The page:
Mindful

Episode 1 of Point of View with Barry Boyce, Editor-in-Chief of Mindful Magazine, and Heather Hurlock, Senior Editor-Digital at Mindful.org, explores the debate surrounding mindfulness in public schools. Recently, the National Center for Law in Policy, a non-profit legal defense organization focussing on religious freedom and civil liberties, sent a legal notice to a Cape Cod School district asking them to end their mindfulness program because the center contends that the mindfulness program is based on Buddhist beliefs and violates the separation of church and state.

HH: Can you share your thoughts on what is happening in Cape Cod?

BB: The school board member who is opposing Calmer Choice being in the schools there, is a religious right Christian parenting author. And the organization, National Center for Law in Policy, is likewise a religious right organization. However, that doesn’t really matter. Whatever points they’re making to the extent that they are good and valid, aught to be taken into account. So, my general feeling about disputes is that, no matter who the person disputing is, we should always see if there’s a grain of truth to what they’re bringing up and whether it should lead to some incremental change. If in fact it turns out that maybe that accidentally some of the teachers in Calmer Choice, or some part of the curriculum might need to be adjusted somewhat to take greater care, great. I don’t know, I don’t have the information I’m not on the ground there.

They started Calmer Choice because of seeing how many school children were in crisis, including leading to suicides. So, Fiona Jensen who started Calmer Choice, was motivated by a real genuine concern for the well-being of students. This is a national epidemic, that stress in school is causing all kinds of problems. And Fiona is a tireless advocate for ways to help students deal with their attention and their emotions.

HH: The legal notice from NCLP seems to imply that mindfulness is potentially harmful to children. What do you think about that?

BB: There’s no evidence whatsoever, that mindfulness, properly taught in a developmentally appropriate way, would do any danger to school children.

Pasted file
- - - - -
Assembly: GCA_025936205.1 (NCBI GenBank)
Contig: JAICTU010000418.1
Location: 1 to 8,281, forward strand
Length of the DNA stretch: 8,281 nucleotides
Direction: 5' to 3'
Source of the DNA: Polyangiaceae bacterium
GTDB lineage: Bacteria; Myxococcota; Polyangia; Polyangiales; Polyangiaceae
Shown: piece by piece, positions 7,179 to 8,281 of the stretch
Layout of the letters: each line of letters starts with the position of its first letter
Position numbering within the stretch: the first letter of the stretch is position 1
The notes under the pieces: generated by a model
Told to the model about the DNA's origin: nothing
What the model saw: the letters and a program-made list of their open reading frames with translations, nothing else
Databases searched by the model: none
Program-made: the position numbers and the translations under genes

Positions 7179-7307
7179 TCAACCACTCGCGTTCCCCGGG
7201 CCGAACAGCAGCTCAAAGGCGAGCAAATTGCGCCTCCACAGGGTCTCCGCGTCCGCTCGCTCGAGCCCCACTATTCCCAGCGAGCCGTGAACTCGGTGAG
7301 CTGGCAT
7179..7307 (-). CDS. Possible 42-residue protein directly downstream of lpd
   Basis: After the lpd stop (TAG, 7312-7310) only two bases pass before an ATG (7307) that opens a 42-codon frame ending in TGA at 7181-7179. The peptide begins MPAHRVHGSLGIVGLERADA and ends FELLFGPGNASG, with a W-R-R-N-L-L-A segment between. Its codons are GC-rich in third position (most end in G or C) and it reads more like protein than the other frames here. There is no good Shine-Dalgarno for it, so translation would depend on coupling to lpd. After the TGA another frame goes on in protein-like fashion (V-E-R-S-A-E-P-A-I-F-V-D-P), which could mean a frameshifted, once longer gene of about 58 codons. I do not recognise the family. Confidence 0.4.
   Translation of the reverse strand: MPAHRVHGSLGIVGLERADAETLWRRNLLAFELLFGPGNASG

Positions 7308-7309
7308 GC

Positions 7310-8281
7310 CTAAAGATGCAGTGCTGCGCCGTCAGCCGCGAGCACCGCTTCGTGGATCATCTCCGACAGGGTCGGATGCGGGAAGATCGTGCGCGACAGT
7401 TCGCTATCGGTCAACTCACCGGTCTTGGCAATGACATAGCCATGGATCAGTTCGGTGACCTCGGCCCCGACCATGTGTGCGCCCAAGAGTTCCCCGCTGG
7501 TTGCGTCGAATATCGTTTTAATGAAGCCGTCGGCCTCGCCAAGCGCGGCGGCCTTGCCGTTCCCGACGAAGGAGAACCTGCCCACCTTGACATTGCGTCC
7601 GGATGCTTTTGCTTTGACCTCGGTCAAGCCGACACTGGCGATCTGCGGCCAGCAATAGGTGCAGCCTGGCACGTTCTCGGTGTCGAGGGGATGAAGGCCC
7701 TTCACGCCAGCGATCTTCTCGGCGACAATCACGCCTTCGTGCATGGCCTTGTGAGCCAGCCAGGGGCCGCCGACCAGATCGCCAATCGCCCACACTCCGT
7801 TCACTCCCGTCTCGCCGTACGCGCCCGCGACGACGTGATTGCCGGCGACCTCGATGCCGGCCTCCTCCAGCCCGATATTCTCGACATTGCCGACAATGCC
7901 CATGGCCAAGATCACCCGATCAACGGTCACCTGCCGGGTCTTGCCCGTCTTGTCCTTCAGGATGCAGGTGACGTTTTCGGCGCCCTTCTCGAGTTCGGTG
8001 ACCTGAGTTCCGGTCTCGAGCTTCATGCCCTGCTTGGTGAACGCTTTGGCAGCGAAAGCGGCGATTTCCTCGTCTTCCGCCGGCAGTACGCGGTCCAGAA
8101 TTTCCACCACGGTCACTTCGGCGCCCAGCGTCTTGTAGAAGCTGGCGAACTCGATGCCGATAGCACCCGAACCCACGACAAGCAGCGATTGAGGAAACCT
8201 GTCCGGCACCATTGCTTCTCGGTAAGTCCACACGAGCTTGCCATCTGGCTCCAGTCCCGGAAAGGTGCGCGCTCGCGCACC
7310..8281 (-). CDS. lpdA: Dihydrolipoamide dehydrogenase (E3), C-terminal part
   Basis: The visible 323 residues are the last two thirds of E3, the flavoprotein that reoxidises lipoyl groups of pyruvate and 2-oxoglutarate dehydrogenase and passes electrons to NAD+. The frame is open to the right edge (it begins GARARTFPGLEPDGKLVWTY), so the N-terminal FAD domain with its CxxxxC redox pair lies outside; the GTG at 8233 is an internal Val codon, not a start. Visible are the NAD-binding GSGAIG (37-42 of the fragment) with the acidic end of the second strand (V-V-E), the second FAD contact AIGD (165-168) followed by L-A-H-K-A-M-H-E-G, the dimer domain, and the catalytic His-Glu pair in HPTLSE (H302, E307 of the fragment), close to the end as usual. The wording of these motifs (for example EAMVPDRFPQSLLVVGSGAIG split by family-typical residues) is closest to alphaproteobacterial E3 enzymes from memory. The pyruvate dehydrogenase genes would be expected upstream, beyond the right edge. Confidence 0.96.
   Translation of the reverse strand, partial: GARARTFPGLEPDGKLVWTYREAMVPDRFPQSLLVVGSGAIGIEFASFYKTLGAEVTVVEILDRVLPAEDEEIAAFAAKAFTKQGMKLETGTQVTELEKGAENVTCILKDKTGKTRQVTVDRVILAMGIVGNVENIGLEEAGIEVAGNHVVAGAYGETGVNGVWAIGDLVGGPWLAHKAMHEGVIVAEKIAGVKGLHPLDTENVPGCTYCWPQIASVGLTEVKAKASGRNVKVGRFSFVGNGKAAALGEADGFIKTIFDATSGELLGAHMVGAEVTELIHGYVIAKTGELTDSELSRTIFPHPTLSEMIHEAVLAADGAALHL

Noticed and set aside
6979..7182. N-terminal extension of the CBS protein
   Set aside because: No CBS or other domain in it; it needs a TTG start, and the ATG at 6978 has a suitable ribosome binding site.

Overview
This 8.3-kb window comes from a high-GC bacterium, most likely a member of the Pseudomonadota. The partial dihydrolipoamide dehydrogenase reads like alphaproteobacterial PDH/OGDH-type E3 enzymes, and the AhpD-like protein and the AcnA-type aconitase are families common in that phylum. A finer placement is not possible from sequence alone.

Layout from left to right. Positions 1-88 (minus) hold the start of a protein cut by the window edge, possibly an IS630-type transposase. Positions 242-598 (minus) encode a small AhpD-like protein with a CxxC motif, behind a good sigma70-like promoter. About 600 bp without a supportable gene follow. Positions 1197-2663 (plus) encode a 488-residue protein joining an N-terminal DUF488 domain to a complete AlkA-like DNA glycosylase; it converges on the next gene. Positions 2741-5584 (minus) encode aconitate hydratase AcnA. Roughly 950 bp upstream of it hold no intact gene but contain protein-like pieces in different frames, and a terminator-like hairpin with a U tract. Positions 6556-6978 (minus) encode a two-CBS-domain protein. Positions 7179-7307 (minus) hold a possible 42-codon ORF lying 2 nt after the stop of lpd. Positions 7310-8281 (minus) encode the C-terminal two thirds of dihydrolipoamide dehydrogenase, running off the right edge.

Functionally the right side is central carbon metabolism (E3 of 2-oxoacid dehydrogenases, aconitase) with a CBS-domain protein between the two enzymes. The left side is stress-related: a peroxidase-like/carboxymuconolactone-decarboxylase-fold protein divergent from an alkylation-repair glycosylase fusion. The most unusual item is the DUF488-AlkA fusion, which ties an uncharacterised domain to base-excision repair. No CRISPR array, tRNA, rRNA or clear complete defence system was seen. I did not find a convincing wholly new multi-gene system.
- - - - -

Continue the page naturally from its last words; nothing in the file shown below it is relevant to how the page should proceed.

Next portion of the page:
I’ve read the legal brief, it’s 24 pages long and it’s filled with assertions drawn from all sorts of places that have nothing to do at all with mindfulness, developmentally appropriate mindfulness practices for school children.

It talks about dangers that people going on improperly supervised Buddhist retreats might experience, but that has nothing at all to do with the effects that a developmentally appropriate mindfulness practice would have on a child.

HH: The legal notice also contends that mindfulness is acting as a gateway to Buddhism and a Buddhist worldview.

BB: There is a commonly accepted level of worldview, so to speak, that I think is acceptable in public school: that we should be kind to each other, that we’re here to pay attention and try to learn. You could call them a world view, but it’s basically what we’ve agreed upon about what should be going on in the classroom and how we should conduct ourselves. That’s why I don’t think teaching children to be kind, to have a practice that asks them to generate kindness, is a religious practice or even inculcating a big world view.

When you’re talking about the very simple practice of saying, “Okay, Jane. We’re going to take a couple minutes and we’re going to pay attention to your body and your breath.” That’s not very different from when I was taking Gym class and my coach asked me to focus on where my body is, it was often done a lot more aggressively, like “Boys, where are you? Where the hell are you?” And what he was trying to say was I wasn’t in my body at that moment. And if you are just giving that kind of instruction, that is not a religious ritual. And I think that will be proven over time as these kinds of questions come up. That just because it is used in Buddhism, doesn’t automatically make it a religious ritual.

HH: Are there best practices being developed for teaching mindfulness in Public schools? 

BB: Definitely. One of the leading people doing this kind of work is Patricia Jennings, who is now at the Curry School of Education at the University of Virginia. In the journal Mindfulness she recently published a commentary called: Mindfulness-Based Programs and the American Public School System: Recommendations for Best Practices to Ensure Secularity. So, key people in this field are very concerned that the skill of mindfulness is taught as a basic skill that we all have and that we can cultivate.

HH: How can mindfulness help children deal with the stress of school?

BB: I think what’s driven a lot of interest in having mindfulness in classrooms is to have a complete mind body in of education. Not just exercising students cognitive skills. But also to deal with their central nervous systems and their stress response and all sorts of phenomenon in our body and mind that effect our ability to pay attention to work together collaboratively with other people, to ride the waves of emotion that come over us during the day. This is what has driven the interest in mindfulness in schools. It’s long been recognized that you need to teach the whole student not just pour information into them.

I can’t just say in a blanket way that mindfulness in public schools is a good thing. I can only say that if mindfulness is taught appropriately, as a basic human skill that we all have, it’s a good thing in public schools.

For more on this topic, read our article Rainbows, Sunshine, and Unicorns: How Right-Wing Christians Are Attempting to Bring Down Mindfulness Programs in Our Public Schools.

 

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Heather Hurlock

Heather Hurlock is Senior Editor, Digital, at Mindful.

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